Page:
Laser emission from an InP/InGaAsP thin film epitaxial layer bonded to a Silicon-on-Insulator waveguide circuit was observed. Adhesive bonding using divinyl-tetramethyldisiloxane-benzocyclobutene (DVS-BCB) was used to integrate the InP/InGaAsP epitaxial layers onto the waveguide circuit. Light is coupled from the laser diode into an underlying waveguide using an adiabatic inverted taper approach. 0.9mW optical power was coupled into the SOI waveguide using a 500μm long laser. Besides for use as a laser diode, the same type of devices can be used as a photodetector. 50μm long devices obtained a responsivity of 0.23A/W.
©2006 Optical Society of America
Silicon-on-Insulator (SOI) is gaining importance for the fabrication of ultra-compact photonic integrated circuits, due to the high refractive index contrast between Silicon core (n=3.45) and SiO2 cladding (n=1.45). Moreover, standard CMOS technology for the fabrication of the devices can be used increasing the yield, reproducibility and economy of scale of the fabricated devices . Low loss nanophotonic waveguides are obtained and very compact optical functions (ring resonators, arrayed waveguide gratings,…) have been realized , . As Silicon has an indirect bandgap, electrically pumped laser diodes have not yet been achieved, despite significant work in the field of Silicon photonics , . The integration of direct bandgap III-V semiconductor layers (and more in particular InP/InGaAsP epitaxial layer structures for laser emission at 1.55μm) on top of the SOI waveguide circuits is therefore the most straightforward way to achieve electrically pumped laser emission and coupling to an SOI waveguide. Moreover, as Silicon is transparent for wavelengths above 1.1μm, it cannot be used for light detection at telecommunication wavelengths. To overcome this problem, the epitaxial growth of Germanium on top of the Silicon waveguide core is being investigated . However, we will show here that using the same type of InP/InGaAsP layer structure and the same processing steps, one can also fabricate III-V photodetectors for telecommunication wavelengths integrated on top of SOI waveguide circuits.
2. Integration of InP/InGaAsP layers on top of Silicon-on-Insulator
There are different approaches to integrate III-V layers on a Silicon-on-Insulator substrate. Hetero-epitaxial growth results in large threading and misfit dislocation densities due to the large mismatch in lattice constants of the two material systems. The occurrence of these large dislocations densities in the active region can be overcome for example by epitaxial lateral overgrowth , by using the strain field induced by quantum dots to prevent the dislocation from reaching the optically active region  or by using buffer layers . Although significant progress is being made in the field, the epitaxial layer quality is still lower compared to layers grown on a lattice matched substrate. To circumvent the problem of epitaxial layer quality, wafer bonding techniques can be used to integrate high quality InP/InGaAsP layer structures on a Silicon substrate. In  a low temperature O2 plasma-assisted direct wafer bonding process was used to bond AlGaInAs quantum well heterostructures onto a processed Silicon-on-Insulator waveguide substrate. Laser diodes were fabricated by cleaving the devices and were optically pumped. Here, we present the use of an adhesive bonding process using divinyl-tetramethyldisiloxane-benzocyclobutene (DVS-BCB)  to create, to our knowledge, the first electrically injected thin film InP/InGaAsP laser diode integrated on and coupled to a Silicon-on-Insulator waveguide circuit.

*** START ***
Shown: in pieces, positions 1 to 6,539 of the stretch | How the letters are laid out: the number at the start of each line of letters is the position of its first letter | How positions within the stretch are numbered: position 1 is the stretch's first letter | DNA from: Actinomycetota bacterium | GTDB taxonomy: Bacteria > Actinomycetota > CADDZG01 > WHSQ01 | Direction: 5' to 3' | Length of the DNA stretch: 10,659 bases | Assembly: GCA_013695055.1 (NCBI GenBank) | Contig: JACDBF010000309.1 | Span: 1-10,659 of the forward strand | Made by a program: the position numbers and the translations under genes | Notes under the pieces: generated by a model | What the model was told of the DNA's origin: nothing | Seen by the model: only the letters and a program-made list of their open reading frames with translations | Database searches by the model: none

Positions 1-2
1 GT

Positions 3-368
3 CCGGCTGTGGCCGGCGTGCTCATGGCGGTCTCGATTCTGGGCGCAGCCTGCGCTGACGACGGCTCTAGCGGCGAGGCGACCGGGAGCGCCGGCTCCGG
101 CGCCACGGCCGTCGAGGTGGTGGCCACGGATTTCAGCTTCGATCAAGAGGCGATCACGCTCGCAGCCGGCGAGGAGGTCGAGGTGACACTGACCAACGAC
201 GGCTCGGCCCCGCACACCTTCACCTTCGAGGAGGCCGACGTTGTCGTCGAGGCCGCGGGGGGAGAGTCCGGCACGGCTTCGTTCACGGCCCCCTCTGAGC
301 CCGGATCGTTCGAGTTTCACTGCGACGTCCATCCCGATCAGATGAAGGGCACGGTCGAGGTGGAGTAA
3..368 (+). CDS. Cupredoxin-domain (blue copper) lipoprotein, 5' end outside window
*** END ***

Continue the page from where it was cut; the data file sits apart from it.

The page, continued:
3. DVS-BCB adhesive bonding
DVS-BCB was used to bond an InP/InGaAsP epitaxial layer structure grown on an InP substrate, epitaxial layers down onto a processed SOI substrate. The SOI substrate consists of a 220nm thick Silicon waveguide core layer on a 1μm SiO2 buffer layer. The SOI waveguides are formed by etching through the Silicon waveguide layer, leaving a topology of 220nm height on the SOI surface. After cleaning the SOI wafer using 3H2SO4:1H2O2 and 1NH3:4H2O2:20H2O to remove the hydrocarbon contamination and particles that are pinned to the surface respectively, two layers of DVS-BCB were spin coated on the surface to achieve an aggregate bonding layer thickness of 300nm. This double coating process was used to obtain a degree of planarization of the spin coating process above 90 percent. After spin coating, the DVS-BCB is partially cured for 2min at 250C to transform the liquid DVS-BCB into a sol/gel rubber. This is done in a nitrogen environment to prevent the oxidation of the DVS-BCB. Subsequently, InP/InGaAsP dies are bonded to the SOI substrate in a vacuum environment to prevent the inclusion of air at the bonding interface. The wafer stack is cured at 250C for 1 hour in a nitrogen environment to completely polymerize the DVS-BCB. A pressure of 300kPa is applied during curing to obtain an intimate contact between both wafer surfaces. After bonding, the original InP substrate is removed using a combination of mechanical grinding and wet etching using 3HCl:H2O, until an InGaAs etch stop layer is reached. This leaves the InP/InGaAsP epitaxial layer stack attached to the SOI waveguide circuit as is shown in figure 1.
4. Coupling between SOI and InP/InGaAsP
In order to efficiently couple light between the InP/InGaAsP active layer and the SOI waveguide circuit, a coupling scheme based on an inverted adiabatic taper was used as shown in Fig. 2. The inverted taper adiabatically transforms the SOI waveguide mode to the fundamental mode of a polymer waveguide, which lies on top of the inverted taper and is butt coupled to the InP/InGaAsP active layer. The design parameters of the inverted taper structure are shown in Fig. 3. The polymer waveguide consists of a polyimide waveguide core (n=1.67) surrounded by a DVS-BCB (n=1.54) cladding layer, which is not drawn for clarity. This type of coupling structure has been shown to result in a high efficiency and large optical bandwidth coupling .
The InP/InGaAsP layer stack consists of a 600nm n-type InP undercladding, six InGaAsP quantum wells with a bandgap wavelength of 1550nm in between two separate confinement layers of 150nm (bandgap wavelength 1.25μm) and a 2μm p-type InP and 150nm p++ InGaAs contact layer.
The polyimide waveguide core height was designed for an optimal coupling between the fundamental III-V waveguide mode and the polymer waveguide mode. The coupling efficiency is plotted in figure 4. Calculations were based on a 3 dimensional fully vectorial eigenmode expansion method. A coupling loss of 1.4dB is obtained at an optimum polyimide waveguide height of 1.3μm. About 0.6dB is due to the reflection at the polymer/III-V interface.
5. Fabrication of devices